# Homework Help: Independent Events Probability

1. Jan 29, 2012

### lina29

1. The problem statement, all variables and given/known data
During a winter season at one ski resort, there are two roads from Area A to Area B and two roads from Area B to Area C. Each of the four roads is blocked by snow with a probability p=.25 independently of the other roads.

What is the probability that there exists an open route from Area A to Area C

It was decided to add a new path connecting areas A and C directly. It is also blocked by snow with probability p=.25 independently of all the other paths. Now what is the probability that there is an open route from area A to area C.

2. Relevant equations

3. The attempt at a solution
For the first part I assumed that at least one road had to be open from A to B so I got .4375 which is the same for at least one road from B to C. And then that both A to B and B to C had to be open so I got .191 which was wrong.

Any help would be appreciated

2. Jan 29, 2012

### jimbobian

Well, I'm sure there is probably an easier way but there is nothing wrong with drawing a good old probability tree. It will be quite a big one (as there are four roads and so 4 "rounds" to the tree). But once you've drawn the tree, figure out which branches correspond to it being possible to get from A to C, then figure out their probabilities and you should get the answer.

James

3. Jan 29, 2012

### LCKurtz

Remember that the probability of a road between two points being open is 1 minus the probability that both are blocked.

4. Jan 29, 2012

### lina29

Right so what I did to find at least one road being open between A and B or B and C was
1-(1-.25)(1-.25)= .4375
and then to find the probability of both being open I did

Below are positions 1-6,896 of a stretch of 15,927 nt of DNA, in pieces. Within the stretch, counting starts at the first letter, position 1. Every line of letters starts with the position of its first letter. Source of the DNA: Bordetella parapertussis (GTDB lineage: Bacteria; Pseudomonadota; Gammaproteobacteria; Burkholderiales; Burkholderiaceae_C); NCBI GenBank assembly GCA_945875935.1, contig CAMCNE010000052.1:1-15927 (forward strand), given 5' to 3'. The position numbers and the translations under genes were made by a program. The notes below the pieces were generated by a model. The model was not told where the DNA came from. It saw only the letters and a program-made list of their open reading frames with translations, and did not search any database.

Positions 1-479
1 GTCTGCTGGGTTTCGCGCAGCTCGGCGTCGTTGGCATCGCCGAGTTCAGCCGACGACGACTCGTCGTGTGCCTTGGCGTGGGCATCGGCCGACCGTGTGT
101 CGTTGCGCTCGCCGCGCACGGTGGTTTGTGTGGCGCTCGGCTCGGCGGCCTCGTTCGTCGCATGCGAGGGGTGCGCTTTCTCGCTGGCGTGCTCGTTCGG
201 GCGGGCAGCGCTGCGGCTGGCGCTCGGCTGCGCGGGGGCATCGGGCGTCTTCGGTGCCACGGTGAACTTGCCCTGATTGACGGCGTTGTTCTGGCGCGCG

.4375*.4375=.191

5. Jan 29, 2012

### jimbobian

But the probability of being blocked is .25, so you've worked out the opposite!

6. Jan 29, 2012

### lina29

Ohh so what I would do is 1-(1-.75)(1-.75)= .5
and then
.5*.5=.25 which would be the final answer for the first part?

7. Jan 29, 2012

### jimbobian

I agree with the logic, not the answer ;)

8. Jan 29, 2012

### lina29

sorry :)
it would be 1-(1-.75)(1-.75)= .9375
and then
.9375*.9375=.8789 right?

For the second part how would I approach it?

9. Jan 29, 2012

### jimbobian

Sounds good.

Well now you have the probability that there is a route to C through B that is open, and you also know the probability of getting directly from A to C. Can you think of a way of combining these to get the second answer?

10. Jan 29, 2012

### lina29

my though was addition but then the probabilities would be over 1

11. Jan 29, 2012

### jimbobian

Probabilities over 1 are never really a good sign!

Well imagine you've got two coins, what would be the probability of at least 1 head?

12. Jan 29, 2012

### lina29

1-(1-.5)(1-.5)=.75

13. Jan 29, 2012

### jimbobian

Good, so can you see what the probability of at least one route being open is?

14. Jan 29, 2012

### lina29

1-(1-.8789)(1-.75)=.9697

15. Jan 29, 2012

### jimbobian

Yep, I would agree

16. Jan 29, 2012

### lina29

thank you!

17. Jan 29, 2012

### jimbobian

No problem, hope they're right!

18. Jan 29, 2012

### HallsofIvy

That is correct but you did it the hard way. If P(A)= .25 and P(B)= .25, and A and B are independent, $P(A and B)= .25^2= 0.0625$ the probability of both roads being blocked is 0.0625 so the probability that at least one of the roads is not is $1- P(A)P(B)= 1- .25^2= 1- 0.0625= 0.9375$, as you say.

19. Jan 29, 2012

### Ray Vickson

I get something different from all of you!

In the first problem, {AC blocked} = {both AB blocked} or {both BC blocked}, so P{AC blocked} = (1/4)(1/4) + (1/4)(1/4) - (1/4)^4 = 31/256 = .12109375, so P{AC open} = 225/256 = .87890625 . This uses P{A or B} = P{A} + P{B} - P{A & B}.

RGV